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The Story of Country Music Part 2

The Story of Country Music Part 2

Earl Johnson, a barn, a dance. That brings us back to 1919. And even further back. The Hillbilly culture and music. It was their culture and music born in Appalachian that gave us the music as we know it today. A Folk music that is extremely popular in the US and the world. And to picture all that it is time to write that story as it should be.
In the North East of the US into Canada are the Appalachian Mountains. In this area  mostly Protestant immigrants from Ulster, Ireland, settled in the 18th century. People who knew the raugh life, hunger and even war decided once again to move further away from Scotland, Ireland, There home country into the new promised land. To find a better future, a better life for themselves bringing along there openminded culture. They moved into the mountain areas in the US, founded communities and lived there side by side with the Indians. Real frontier settlers who lived in parts where life was not that easy. Sharing medical knowledge, herbs, food with the natives. They seemed to be, in my opinion, one of the few who had no problem at all with the natives. Living there under hars cirscumstances away from civilizations they relied upon themselves. Bringing with them Celtic influenzes and "witch-craft" medicine.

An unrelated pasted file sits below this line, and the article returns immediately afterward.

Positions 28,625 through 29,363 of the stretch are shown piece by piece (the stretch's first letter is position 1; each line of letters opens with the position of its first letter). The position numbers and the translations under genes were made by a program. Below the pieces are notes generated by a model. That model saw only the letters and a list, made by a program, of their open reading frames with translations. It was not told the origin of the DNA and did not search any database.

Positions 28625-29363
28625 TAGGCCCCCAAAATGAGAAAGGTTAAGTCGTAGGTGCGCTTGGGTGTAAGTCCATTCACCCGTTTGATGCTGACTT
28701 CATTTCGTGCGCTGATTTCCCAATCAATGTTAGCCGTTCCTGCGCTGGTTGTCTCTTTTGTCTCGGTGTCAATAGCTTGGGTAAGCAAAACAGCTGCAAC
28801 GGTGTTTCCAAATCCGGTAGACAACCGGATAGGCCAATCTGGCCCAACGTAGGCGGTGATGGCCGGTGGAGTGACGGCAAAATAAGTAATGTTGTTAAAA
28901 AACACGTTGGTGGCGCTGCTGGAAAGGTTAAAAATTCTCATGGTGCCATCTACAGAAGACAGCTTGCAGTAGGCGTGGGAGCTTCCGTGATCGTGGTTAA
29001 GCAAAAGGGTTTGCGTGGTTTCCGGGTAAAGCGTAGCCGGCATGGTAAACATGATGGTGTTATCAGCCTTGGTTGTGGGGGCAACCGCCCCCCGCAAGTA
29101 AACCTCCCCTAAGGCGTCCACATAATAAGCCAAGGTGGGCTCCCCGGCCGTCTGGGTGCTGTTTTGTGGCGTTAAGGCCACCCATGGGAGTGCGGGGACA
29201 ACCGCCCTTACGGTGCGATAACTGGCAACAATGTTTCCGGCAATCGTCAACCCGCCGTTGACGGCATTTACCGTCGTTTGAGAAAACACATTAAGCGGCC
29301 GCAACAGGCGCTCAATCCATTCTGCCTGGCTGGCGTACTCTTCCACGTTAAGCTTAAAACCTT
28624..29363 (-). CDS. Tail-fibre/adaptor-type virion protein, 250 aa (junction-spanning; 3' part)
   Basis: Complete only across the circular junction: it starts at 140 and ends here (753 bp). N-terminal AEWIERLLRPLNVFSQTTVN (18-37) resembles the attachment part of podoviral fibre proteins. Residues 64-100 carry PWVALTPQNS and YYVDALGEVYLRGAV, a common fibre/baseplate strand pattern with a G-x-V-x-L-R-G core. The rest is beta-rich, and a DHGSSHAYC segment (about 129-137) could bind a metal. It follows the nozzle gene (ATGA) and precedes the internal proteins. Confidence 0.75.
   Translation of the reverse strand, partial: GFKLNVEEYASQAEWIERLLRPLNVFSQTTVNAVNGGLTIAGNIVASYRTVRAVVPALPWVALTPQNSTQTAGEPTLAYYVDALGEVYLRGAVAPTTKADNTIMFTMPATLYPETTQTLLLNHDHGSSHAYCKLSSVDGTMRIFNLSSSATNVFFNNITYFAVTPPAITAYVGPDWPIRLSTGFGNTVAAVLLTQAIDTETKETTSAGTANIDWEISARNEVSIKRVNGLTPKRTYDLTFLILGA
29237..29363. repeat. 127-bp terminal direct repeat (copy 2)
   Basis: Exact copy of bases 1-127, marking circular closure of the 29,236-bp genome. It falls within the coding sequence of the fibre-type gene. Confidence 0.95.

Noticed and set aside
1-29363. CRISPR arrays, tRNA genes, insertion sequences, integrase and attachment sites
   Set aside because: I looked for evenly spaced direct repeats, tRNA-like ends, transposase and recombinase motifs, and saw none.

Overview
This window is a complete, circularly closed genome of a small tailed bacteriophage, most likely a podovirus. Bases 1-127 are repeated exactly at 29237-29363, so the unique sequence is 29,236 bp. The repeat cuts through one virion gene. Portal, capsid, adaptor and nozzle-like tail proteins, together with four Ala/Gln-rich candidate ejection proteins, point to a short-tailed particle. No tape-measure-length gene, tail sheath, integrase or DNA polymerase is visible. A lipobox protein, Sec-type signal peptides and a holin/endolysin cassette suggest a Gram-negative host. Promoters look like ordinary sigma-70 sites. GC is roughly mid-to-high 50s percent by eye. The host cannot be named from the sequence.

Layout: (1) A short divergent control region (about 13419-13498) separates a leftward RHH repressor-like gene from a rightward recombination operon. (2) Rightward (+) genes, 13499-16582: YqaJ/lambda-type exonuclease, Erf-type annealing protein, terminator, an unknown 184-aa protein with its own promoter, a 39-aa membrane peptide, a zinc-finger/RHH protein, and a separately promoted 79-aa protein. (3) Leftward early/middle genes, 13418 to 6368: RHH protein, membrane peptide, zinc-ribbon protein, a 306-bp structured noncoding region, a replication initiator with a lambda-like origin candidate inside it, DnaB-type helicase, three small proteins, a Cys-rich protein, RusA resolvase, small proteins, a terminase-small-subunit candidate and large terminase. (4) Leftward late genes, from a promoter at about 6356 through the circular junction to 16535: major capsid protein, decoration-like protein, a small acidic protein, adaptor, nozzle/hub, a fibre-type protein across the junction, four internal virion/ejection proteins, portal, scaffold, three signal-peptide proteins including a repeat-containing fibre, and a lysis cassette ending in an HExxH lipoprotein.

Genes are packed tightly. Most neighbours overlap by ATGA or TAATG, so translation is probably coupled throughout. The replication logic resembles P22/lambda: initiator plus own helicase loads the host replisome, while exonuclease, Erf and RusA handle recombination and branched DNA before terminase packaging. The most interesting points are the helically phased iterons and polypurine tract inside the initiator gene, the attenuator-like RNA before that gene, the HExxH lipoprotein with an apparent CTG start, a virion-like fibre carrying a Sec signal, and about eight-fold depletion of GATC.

I found some amazing stories via Printerest while looking for pictures. Yes they where poor, mostly not well educated like the rest of the country but the Hillbillies had something else which is rare. They had tight communities, a granny as a doctor, old celtic roots for music, and big sense of surviving. Like they dit not need anything more then the mountains, family, friends to survive. Like back home in the UK, ENgland they had no money for a doctor. They learned over the centuries how to us nature and herbs to find cures for illnesses. It was very common that many communities had a family with women who had the knowledge to help out. The granny would train the daughter and granddaughter to become the "medicine woman". If it weren't for Henry the VIII that knowledge would have vanished due to the withtrials from the Catholic Church. Not that it was prohibited but I believe that England had more potention for a "witch" then the rest of Europe. Thankfully the grannies mergen their knowledge with the natives. Instead of fighting them they lived alongside with them. Learned from eachother, shared with eachother. That made them to me very social frontier people. But many thought of them as poor and unaducated.

Isabel Blanco for Country Music News International

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